Mind you professional middle class women who want a child are increasingly turning to “reproductive technology” to achieve it because they have left the run too late and have long since repelled potential life partners with their entitlement mentality.

  6. homepaddock says:

    I don’t think compassion is a uniquely feminine trait, Andrei.

  7. ZenTiger says:

    Why limit this to just gender stereo-typing?

    There’s stereotyping going on based on age, religion, job (try lawyers, salespeople and priests), dress, mental disability, physical disability, facial expression, height, hair colour, body shape, ethnicity, race, political stance and so on.

    It’s the other side of our innate instinct to evaluate and assess people and the environment and form opinions on what others may do, or how they may react to us.

    This is not necessarily a bad thing.

    Stereo-typing is based on some sort of perceived pattern – some level of experience, although that doesn’t mean it’s correct.

    Experience (wisdom) will hopefully tell us that stereotyping generally falls down in terms of applying it to a specific situation or person, because things most often don’t fit the stereotype when in an individual context.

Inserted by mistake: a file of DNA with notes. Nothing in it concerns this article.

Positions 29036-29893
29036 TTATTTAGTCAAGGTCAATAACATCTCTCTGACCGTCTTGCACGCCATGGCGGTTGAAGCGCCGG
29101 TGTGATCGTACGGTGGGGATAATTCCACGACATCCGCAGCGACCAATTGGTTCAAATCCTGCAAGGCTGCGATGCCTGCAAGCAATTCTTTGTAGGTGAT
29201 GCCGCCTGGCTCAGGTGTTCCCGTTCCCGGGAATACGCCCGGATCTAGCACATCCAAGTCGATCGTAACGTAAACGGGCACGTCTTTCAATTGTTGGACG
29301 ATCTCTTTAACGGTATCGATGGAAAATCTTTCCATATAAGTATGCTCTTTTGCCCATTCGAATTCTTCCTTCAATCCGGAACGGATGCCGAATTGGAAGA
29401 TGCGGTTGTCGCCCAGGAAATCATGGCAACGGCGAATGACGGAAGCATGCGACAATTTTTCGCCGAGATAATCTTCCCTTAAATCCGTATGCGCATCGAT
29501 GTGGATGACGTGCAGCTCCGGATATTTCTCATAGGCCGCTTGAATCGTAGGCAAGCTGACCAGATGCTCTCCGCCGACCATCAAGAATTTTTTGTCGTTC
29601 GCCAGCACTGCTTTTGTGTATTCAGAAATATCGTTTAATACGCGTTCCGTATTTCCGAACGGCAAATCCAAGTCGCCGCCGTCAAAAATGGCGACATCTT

And like many things in life, it seems to me one needs to think just as hard about what action is suggested to end stereotyping to ensure the cure isn’t as bad as the problem.

    The study above is kind of saying “the more people learned about a person’s life the more they might change their initial impressions about them.” Well, no surprises there. Because whilst we discover career women may not have sacrificed the family life after all to get to the top, we may also discover the male boss who lives for his work happens to be a week-end rotarian or community volunteer. In most cases, stereotyping cuts both ways.